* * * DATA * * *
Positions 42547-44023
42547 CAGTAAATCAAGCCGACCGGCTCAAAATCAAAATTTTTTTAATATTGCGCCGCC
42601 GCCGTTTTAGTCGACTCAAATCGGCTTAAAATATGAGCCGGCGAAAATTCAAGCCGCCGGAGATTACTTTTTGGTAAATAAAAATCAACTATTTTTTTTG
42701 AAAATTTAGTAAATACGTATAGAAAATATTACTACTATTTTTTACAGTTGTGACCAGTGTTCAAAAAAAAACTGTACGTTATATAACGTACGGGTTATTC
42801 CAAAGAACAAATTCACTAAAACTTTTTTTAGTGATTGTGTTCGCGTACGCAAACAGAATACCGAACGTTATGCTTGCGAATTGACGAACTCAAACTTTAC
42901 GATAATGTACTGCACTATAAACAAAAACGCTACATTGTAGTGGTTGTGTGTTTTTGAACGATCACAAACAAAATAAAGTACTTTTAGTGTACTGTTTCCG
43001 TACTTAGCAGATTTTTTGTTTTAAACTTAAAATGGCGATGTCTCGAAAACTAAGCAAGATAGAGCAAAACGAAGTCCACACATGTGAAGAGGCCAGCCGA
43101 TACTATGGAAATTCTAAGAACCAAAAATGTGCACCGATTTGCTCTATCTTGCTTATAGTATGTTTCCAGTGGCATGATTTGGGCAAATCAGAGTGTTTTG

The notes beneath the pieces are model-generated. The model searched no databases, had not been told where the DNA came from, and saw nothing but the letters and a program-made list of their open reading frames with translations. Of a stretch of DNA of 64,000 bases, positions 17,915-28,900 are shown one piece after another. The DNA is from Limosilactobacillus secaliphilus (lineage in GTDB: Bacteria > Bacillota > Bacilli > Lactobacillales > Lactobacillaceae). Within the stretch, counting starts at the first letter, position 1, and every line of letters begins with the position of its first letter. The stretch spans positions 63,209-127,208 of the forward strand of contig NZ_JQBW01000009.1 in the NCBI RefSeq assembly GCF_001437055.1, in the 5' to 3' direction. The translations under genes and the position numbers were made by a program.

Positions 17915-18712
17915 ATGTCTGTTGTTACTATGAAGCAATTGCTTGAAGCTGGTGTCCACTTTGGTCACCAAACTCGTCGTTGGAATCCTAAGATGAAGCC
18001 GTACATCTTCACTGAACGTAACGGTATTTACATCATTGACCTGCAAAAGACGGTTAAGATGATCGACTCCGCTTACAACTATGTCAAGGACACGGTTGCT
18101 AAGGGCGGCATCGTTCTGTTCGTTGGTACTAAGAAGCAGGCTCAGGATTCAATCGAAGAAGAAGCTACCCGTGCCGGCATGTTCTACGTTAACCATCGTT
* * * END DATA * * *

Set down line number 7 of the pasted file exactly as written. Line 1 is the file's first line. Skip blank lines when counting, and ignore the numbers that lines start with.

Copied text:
43001 TACTTAGCAGATTTTTTGTTTTAAACTTAAAATGGCGATGTCTCGAAAACTAAGCAAGATAGAGCAAAACGAAGTCCACACATGTGAAGAGGCCAGCCGA